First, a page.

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The official journal of the Institute of Waste Management of Southern Africa

Promoting integrated resources management

Institute of Waste Management of Southern Africa

The WasteCon Issue

Sustainable Landfills Market-leading innovation

J I T

Waste-to-Energy

Turning waste into worth

Green Buildings

Recycling polystyrene for walls

H o l d i n g s

Waste bins that work

In the Hot Seat

ISSN 1680-4902 R50.00 (incl VAT) • Vol. 18, No. 4, August 2016

We want to achieve a circular economy. That doesn’t entail only dealing with waste – we need to develop the whole recycling supply chain.” Stacey Davidson Director, REDISA

is printed on 100% recycled paper


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CONTENTS www.3smedia.co.za ISSN 1680-4902, Volume 18, No.4, August 2016 The official journal of the Institute of Waste Management of Southern Africa

Promoting integrated resources management

Institute of Waste Management of Southern Africa

The WasteCon Issue

Sustainable Landfills Market leading innovation

J I T

Waste to Energy

Turning waste into worth

Green buildings

Recycling polystyrene for walls

The ReSource team stands firmly behind environmental preservation. As such, ReSource is printed on 100% recycled paper and uses no dyes or varnishes. The magazine is saddle stitched to ensure that no glues are required in the binding process.

08

WasteCon Preview

15

Industry Insight

30

Waste-toEnergy

56

Cleaner Production

H O L D I N G S

Waste bins that work

IN THE HOT SEAT

On the Cover

ISSN 1680-4902 R50.00 (incl VAT) • Vol 18, No 4, August 2016

We want to achieve a circular economy and that doesn’t only entail dealing with waste but developing the whole recycling supply chain.” Stacey Davidson, REDISA Director

is printed on 100% recycled paper

Choosing the right industrial waste bin to manage, transport and recycle waste. P6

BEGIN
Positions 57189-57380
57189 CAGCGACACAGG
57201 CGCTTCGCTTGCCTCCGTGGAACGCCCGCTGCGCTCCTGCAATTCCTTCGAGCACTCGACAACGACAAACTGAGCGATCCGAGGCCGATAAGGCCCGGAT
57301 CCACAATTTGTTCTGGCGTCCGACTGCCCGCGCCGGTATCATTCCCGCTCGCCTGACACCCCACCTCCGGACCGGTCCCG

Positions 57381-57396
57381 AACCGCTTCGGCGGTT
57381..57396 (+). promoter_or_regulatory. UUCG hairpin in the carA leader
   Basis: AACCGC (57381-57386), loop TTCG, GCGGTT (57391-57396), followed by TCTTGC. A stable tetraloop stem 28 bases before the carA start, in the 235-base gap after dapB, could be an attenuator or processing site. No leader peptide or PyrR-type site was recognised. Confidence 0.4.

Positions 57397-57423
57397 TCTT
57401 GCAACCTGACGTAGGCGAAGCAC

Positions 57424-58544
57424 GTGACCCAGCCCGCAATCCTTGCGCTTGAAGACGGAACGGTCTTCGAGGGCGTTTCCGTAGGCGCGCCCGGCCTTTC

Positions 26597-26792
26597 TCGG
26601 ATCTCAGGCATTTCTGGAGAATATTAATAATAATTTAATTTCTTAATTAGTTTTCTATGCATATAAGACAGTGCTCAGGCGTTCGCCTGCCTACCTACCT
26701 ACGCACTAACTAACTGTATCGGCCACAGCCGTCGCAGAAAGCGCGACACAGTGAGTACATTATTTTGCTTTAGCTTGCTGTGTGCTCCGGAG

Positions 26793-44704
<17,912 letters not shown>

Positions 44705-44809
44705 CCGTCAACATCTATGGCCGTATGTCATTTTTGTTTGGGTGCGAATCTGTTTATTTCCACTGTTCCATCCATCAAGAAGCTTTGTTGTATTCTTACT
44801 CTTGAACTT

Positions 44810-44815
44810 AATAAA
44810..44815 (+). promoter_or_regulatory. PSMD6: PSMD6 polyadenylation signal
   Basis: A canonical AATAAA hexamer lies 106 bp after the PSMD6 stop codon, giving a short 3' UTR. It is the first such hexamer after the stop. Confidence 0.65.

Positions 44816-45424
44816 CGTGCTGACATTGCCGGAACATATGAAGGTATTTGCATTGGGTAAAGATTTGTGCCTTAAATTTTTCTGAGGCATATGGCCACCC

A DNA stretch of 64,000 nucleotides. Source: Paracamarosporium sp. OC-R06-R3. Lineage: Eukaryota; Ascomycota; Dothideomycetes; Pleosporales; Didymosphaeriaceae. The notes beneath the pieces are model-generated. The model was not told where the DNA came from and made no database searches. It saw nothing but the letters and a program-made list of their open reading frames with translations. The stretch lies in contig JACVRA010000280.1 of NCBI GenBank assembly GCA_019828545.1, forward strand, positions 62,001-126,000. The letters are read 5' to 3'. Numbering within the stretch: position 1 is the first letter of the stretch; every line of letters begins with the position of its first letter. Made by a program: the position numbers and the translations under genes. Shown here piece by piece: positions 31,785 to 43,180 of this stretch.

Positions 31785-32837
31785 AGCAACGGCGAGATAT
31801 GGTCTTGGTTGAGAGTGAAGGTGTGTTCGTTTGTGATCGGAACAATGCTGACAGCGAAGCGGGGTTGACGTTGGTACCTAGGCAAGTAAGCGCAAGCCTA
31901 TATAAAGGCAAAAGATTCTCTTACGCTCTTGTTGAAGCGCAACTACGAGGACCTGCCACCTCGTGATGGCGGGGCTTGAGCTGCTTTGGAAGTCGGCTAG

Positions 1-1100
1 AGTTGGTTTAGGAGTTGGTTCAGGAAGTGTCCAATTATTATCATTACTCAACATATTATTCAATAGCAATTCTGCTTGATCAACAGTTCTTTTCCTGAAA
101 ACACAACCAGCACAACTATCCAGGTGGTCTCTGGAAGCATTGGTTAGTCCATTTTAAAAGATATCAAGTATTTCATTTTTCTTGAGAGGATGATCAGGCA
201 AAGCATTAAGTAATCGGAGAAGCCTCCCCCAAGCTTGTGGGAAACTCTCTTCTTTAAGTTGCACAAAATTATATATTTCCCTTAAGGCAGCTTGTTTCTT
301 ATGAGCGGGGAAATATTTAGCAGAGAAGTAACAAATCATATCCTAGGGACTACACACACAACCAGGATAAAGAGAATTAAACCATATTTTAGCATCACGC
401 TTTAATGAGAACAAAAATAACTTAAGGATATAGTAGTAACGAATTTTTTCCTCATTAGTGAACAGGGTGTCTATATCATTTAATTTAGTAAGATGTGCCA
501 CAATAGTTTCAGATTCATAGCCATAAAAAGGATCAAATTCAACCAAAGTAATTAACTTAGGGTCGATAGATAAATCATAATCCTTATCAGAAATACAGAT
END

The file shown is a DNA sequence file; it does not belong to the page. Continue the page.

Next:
ReSource offers advertisers an ideal platform to ensure maximum exposure of their brand. Companies are afforded the opportunity of publishing a cover story and a cover picture to promote their products and services to an appropriate audience. Please call Tazz Porter on +27 (0)11 465 5452 or +27 (0)82 318 9308 to secure your booking.

Regulars 3 5 64

President’s Comment Editor’s Comment Events

WasteCon 8

Conference preview

Hot Seat 10

12

Industry Insight 14

EnviroServ

Waste-to-Energy Turning waste into worth

End-to-end lamp recycling e-Waste job creation

Separating the facts Healthcare waste training Separation at source

Hazardous Waste 17

41 45 47

51

Cleaner Production Top 10 temperature technologies

56

Sustainability

Landfills Solving an unusual problem

20

Celebrating African cities

in association with

infrastructure news

36 37

Green Buildings Unconventional materials

Urban solutions for clean cities

30

Recycling

Waste Management Mine waste disposal

Local waste equipment 24 Cashing in on the circular economy 27

Lighting & e-Waste

Stacey Davidson, REDISA

Tyre initiative on a roll

Waste Vehicles & Equipment

infrastructure4

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www.infrastructurene.ws

60

ReSource August 2016 – 1


20720

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President's Comment

Celebrating 40 years of excellence The Institute of Waste Management of Southern Africa (IWMSA) celebrates its 40th birthday in September this year. This remarkable achievement does not mean that the institute will, like humans, enter a mid-life crisis. Not at all, since the institute, fortunately, is not limited to a single human lifespan.

T

his may be the start of a new term of office for myself as president, Jonathan Shamrock as the newly elected vice-president and for the newly elected chairpersons of the branch committees, but, in the bigger picture, it is just another term of office. The IWMSA has survived and grown for 40 years because of the continuity created by the head office personnel and the branch managers and, above all, the dedication and support of its members. Thank you and congratulations to all of you for these past 40 years. The core focus of the IWMSA is still the same as it was in 1976 and, although major advances have been made with national legislation, education, training programmes and networking opportunities over the decades, it still remains a work in progress.

Future vision It is quite normal, at the beginning of a new term, to be asked what your “vision” for the next two years is. Although that is a question for National Council, the focus, in general, will be to continue to improve the benefits of being a member of the IWMSA, to create more plentiful and relevant opportunities for the waste management industry to network, share successes and learn from failures, and to increase and expand education and training opportunities. Waste management